Compose shorts in the same genre as your novel. Send them off to relevant magazines, websites and writing contests. If your short stories get published or receive recognition in competitions, this may help you to form a fan base in your chosen genre. If possible, include an author byline that mentions the book you are trying to promote.

9) Join Groups

Find groups on BookRix, Yahoo, Google, Ning, etc. which relate to the theme of your novel (e.g. vampires, detectives, horses, etc.) There you can make friends that share your interests and join discussions to promote your book.

Katherine Angela Yeboah
Author of Lucid, out now in paperback and e-book (multiple formats)

Thursday Tips: Digging Deep

As non-fiction is selling better than fiction, digging deep into one’s soul and finding our most moving stories may be the best place to start writing.

People like to read real stories more than fiction.

On the surface, we may have some great stories that we want to tell, but as we look into ourselves. However, we may find some inner traumas or difficult moments that we may have trouble revealing to ourselves and others.

Writing can be a form of psychotherapy. A catharsis of words may erupt from one’s pen or keyboard.

Here are some pointers when exorcising one’s inner demons for the pen:

1. Beware of the sorrow this may evoke. I was caught off guard when I slept for 10 to 11 hours a night for two nights in a row after I uncovered the impact of some events of my childhood. I didn’t sleep so much because I was exhausted. I slept because I was in shock. If you know that you are going over rocky ground in your past, make sure to write during the weekend or when you don’t have to go to work the following day. You want to make sure that you are in a comfortable space and won’t be shell-shocked when reporting for work.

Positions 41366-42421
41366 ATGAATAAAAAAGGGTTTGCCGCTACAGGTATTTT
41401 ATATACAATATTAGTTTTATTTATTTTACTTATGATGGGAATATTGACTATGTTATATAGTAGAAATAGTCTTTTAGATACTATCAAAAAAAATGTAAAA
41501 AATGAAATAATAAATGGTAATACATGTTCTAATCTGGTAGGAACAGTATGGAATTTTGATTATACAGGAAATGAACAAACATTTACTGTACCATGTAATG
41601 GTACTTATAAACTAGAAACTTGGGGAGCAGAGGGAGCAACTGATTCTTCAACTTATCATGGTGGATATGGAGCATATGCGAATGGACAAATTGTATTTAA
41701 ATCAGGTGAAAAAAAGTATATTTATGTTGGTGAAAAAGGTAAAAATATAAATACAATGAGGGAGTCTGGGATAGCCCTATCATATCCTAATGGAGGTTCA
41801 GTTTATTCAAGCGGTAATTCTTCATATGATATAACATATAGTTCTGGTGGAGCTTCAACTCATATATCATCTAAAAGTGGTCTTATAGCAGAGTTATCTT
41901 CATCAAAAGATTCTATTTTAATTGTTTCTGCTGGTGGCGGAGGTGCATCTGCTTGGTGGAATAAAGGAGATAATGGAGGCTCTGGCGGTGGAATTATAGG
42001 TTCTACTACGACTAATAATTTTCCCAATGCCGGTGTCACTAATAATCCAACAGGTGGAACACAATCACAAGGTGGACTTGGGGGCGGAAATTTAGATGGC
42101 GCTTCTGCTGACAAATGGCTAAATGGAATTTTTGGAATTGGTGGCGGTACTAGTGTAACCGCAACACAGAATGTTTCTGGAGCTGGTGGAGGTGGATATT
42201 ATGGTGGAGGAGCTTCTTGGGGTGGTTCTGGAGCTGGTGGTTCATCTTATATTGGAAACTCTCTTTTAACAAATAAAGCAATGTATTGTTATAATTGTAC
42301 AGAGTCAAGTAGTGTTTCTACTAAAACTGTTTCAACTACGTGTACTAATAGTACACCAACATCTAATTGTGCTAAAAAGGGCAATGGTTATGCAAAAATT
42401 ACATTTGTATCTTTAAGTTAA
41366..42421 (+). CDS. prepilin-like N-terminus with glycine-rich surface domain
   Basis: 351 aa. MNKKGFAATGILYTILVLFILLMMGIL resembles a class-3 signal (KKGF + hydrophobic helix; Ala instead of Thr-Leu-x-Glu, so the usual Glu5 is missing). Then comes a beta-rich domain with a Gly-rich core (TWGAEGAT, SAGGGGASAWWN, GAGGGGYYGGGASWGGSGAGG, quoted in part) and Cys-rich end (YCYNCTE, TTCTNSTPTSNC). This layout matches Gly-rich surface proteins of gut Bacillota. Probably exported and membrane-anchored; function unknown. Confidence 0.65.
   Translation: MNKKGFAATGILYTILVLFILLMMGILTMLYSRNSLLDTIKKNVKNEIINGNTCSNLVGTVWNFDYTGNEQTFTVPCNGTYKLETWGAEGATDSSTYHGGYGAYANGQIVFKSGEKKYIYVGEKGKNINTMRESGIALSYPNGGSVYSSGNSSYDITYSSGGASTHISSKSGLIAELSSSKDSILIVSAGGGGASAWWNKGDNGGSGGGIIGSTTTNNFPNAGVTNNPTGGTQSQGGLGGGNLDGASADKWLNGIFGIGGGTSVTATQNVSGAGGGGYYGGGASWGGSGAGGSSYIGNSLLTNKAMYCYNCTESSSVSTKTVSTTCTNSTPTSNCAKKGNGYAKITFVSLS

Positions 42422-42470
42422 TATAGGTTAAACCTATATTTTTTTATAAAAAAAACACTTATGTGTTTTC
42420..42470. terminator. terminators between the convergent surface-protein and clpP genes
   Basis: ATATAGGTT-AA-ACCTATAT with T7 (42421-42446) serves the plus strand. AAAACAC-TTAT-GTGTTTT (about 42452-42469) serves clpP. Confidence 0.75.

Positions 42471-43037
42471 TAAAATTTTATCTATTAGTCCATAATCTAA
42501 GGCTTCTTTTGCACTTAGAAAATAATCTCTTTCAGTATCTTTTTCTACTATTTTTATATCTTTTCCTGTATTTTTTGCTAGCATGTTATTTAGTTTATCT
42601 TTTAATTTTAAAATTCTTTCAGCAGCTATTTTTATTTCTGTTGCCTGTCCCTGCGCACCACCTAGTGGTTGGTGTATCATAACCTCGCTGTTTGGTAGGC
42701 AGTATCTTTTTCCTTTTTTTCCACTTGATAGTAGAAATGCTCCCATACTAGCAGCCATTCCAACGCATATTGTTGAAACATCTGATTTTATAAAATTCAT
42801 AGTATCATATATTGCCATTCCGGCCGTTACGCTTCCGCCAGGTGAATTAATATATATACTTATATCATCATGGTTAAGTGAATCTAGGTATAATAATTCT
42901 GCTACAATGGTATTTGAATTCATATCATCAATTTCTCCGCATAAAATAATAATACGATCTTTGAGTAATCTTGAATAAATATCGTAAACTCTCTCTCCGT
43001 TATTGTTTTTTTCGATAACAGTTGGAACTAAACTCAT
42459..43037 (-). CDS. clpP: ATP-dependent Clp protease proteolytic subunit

2. If you can’t remember details, ask several of your friends or relatives about what they remember from this event in your past. Though the observations of outsiders may not coincide with your memories, at least their comments may strike a chord with you and you may remember something.

3. Close your eyes and recreate the scenes in your head. How did you feel? What were you wearing? What were the smells around you? What were you eating? How did it taste? What was the lighting like? Think of all the sensations you had during the event. When you evoke the past in your senses, the scenes will become much more visceral and real to you and easier to document.

Going down memory lane can be a dramatic experience. Be prepared.

____________________

Welcome to Between Lines. This is the official blog for BookRix.com where every week, Susanna Zaraysky will be sharing tips and also featuring outstanding authors and their work from BookRix.

Susanna Zaraysky is a world traveler and polyglot whose goal is to empower people to be global citizens who are knowledgeable about world events and are confident international travelers and communicators. In June 2009, she will publish two books, Travel Happy, Budget Low (a guidebook on how to travel the world on a budget), and Language is Music(about how to learn foreign languages using music, TV, radio, film and other free and low-cost resources). Her website is: createyourworldbooks.com.